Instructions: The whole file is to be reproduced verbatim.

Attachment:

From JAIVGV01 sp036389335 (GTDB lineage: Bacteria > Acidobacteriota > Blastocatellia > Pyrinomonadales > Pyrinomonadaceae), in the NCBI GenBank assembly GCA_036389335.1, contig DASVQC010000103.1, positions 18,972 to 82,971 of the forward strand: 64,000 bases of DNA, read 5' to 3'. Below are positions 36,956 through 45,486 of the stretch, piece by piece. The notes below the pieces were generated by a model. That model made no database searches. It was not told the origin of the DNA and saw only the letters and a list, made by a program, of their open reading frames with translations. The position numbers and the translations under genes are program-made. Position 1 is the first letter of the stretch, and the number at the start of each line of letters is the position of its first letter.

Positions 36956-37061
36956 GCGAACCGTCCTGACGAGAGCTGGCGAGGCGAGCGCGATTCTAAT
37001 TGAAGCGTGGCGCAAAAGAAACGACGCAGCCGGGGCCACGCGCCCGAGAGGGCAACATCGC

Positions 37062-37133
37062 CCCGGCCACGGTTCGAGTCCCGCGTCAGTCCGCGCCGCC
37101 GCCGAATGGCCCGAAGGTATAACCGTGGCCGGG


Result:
From JAIVGV01 sp036389335 (GTDB lineage: Bacteria > Acidobacteriota > Blastocatellia > Pyrinomonadales > Pyrinomonadaceae), in the NCBI GenBank assembly GCA_036389335.1, contig DASVQC010000103.1, positions 18,972 to 82,971 of the forward strand: 64,000 bases of DNA, read 5' to 3'. Below are positions 36,956 through 45,486 of the stretch, piece by piece. The notes below the pieces were generated by a model. That model made no database searches. It was not told the origin of the DNA and saw only the letters and a list, made by a program, of their open reading frames with translations. The position numbers and the translations under genes are program-made. Position 1 is the first letter of the stretch, and the number at the start of each line of letters is the position of its first letter.

Positions 36956-37061
36956 GCGAACCGTCCTGACGAGAGCTGGCGAGGCGAGCGCGATTCTAAT
37001 TGAAGCGTGGCGCAAAAGAAACGACGCAGCCGGGGCCACGCGCCCGAGAGGGCAACATCGC

Positions 37062-37133
37062 CCCGGCCACGGTTCGAGTCCCGCGTCAGTCCGCGCCGCC
37101 GCCGAATGGCCCGAAGGTATAACCGTGGCCGGG